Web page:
15. #15
    mrblanche
    Guest

    Re: Today's larger engines

    Quote Originally Posted by Eric
    In the early '70s, Cadillac offered a 511 cubic inch (as I recall, might have the displacement off by a few ccs) 8.2 liter V-8 in its biggest boats - which weighed around 5,000 pounds fully loaded.

    Today's biggest SUVs have V-8s in the 6 liter range and weigh around 6,000 pounds or so.

    I'm just peeing in the breeze here, because I know little about RVs, but it seems to me that todrag around something that weighs twice or more as much, you'd want an engine with extremely high torque that was very, very tough.

    While those big V-8s do make some decent torque - my guess is no more than 450-500 lbs.-ft. of it - and at fairly high RPM.

    A diesel would give you much more torque 600-700 lbs.-ft (maybe more) at just off idle. It would also be a fundamentally stronger engine (super HD block/bottom end especially).

    If it were me, I'd go diesel - for the durability and the power (torque).
    Cadillac had a 472 and 500 ci engine. Actually, the same engine, two different displacements (different years) and real torque monsters. We have a few T club members with those engines, but they're more curiosities than they are practical engines. There is at least one company that specializes in hotrodding them.

    If you want an engine that you can leave sitting for a year, then crank it up and drive it away, you probably want a gas engine. And the big 8-litre truck engines are perfectly capable engines.

  16. #16
    DonTom
    Guest

    Re: Today's larger engines

    "A short chassis is cheaper than a long one. "

    How do you tell where the chassis ends? I am not sure what you mean by "overhang". Is that the area behind the rear axle or what?

    -Don-

  17. #17
    mrblanche
    Guest

    Re: Today's larger engines

    Many class A chassis are actually truck chassis with no body. I see them trasnported quite often.

    And yes, the overhang is the body behind the rear axle.

  18. #18
    DonTom
    Guest

    Re: Today's larger engines

    Quote Originally Posted by mrblanche
    Many class A chassis are actually truck chassis with no body. I see them trasnported quite often.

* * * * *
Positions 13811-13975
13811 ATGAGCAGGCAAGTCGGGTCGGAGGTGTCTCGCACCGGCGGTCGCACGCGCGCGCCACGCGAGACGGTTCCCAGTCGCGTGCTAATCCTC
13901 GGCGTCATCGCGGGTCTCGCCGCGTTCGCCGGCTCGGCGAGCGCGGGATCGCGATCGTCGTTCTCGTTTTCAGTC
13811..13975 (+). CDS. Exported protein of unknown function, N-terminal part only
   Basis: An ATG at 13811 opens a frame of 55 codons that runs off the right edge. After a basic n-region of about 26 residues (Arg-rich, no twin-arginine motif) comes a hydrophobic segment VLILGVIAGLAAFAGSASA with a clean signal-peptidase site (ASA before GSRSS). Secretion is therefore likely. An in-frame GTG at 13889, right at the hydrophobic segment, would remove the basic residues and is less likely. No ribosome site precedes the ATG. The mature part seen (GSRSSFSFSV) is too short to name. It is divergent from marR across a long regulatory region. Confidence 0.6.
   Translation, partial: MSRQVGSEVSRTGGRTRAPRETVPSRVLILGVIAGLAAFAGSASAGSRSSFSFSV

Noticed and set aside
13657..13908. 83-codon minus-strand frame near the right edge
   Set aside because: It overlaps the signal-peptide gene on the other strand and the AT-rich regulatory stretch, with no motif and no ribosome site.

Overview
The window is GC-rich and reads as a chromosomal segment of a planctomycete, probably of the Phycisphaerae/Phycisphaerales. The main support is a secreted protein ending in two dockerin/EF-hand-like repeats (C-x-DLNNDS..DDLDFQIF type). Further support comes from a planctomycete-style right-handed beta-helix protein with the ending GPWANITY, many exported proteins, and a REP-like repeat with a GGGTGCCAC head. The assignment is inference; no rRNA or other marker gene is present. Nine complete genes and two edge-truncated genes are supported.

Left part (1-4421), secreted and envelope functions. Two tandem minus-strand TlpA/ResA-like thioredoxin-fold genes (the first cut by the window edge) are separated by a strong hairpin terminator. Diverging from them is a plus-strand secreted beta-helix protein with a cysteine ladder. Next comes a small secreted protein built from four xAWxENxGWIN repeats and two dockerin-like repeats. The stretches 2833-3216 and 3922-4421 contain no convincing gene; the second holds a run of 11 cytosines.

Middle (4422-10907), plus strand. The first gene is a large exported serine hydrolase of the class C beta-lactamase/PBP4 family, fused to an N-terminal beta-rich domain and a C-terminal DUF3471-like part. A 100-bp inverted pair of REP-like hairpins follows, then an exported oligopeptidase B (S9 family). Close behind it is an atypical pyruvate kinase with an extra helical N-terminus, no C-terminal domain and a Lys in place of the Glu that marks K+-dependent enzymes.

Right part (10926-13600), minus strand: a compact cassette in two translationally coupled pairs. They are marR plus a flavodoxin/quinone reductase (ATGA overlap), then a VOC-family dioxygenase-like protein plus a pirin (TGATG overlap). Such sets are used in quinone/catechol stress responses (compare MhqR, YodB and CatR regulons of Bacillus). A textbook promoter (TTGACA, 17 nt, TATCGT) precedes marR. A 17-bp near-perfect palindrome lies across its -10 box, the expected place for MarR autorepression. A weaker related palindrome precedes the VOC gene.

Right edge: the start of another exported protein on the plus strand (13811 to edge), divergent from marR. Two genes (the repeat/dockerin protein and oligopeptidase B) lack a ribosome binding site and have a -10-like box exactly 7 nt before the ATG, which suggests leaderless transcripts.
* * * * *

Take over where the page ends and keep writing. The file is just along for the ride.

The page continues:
And yes, the overhang is the body behind the rear axle.
    The Sightseer model shown probably wasn't the 26 footer. The sightseer comes in many Lengths. Hopefully, the shorter lengths have a lot less overhang.

    I am glad you mentioned it, as it's something I would not have thought of but a long overhang would probably make it more difficult (or not possible) to get the RV out from the side of the house. I cannot drive straight out because of trees, big rocks and all that type of landscaping junk in the way that's required by the HOA.

    -Don-

  19. #19
    mrblanche
    Guest

    Re: Today's larger engines

    Come to think of it, you may be right. You'll find that often a number of lengths (say, 22 feet to 28 feet) are all on the same wheelbase, with the difference being the overhang. This is because it's easier to spec just a few wheelbases when they order the chassis, rather than a separate one for each length.

    So, I guess the ideal would be to find the longest wheelbase on the shortest body length.

  20. #20
    Senior Member Mase's Avatar
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    Re: Today's larger engines

    Quote Originally Posted by DonTom
    It will be 26 feet regardless, as that's the smallest Class A RV made.

    As for the overhang, why is it cheaper to build that way?

    Our next RV might be the 26 foot model of the SightSeer, but won't be new. Perhaps at least five years old, but won't buy for at least a year as it would not get used until then anyway.

    Here's what it looks like:

    http://www.winnebagoind.com/products...ago/sightseer/

    -Don-
    ]

    NICE!

    Much better than any hotel room along the way. As they say, getting there is half the fun......
    A man's greatest mistake is to think he is working for somebody else.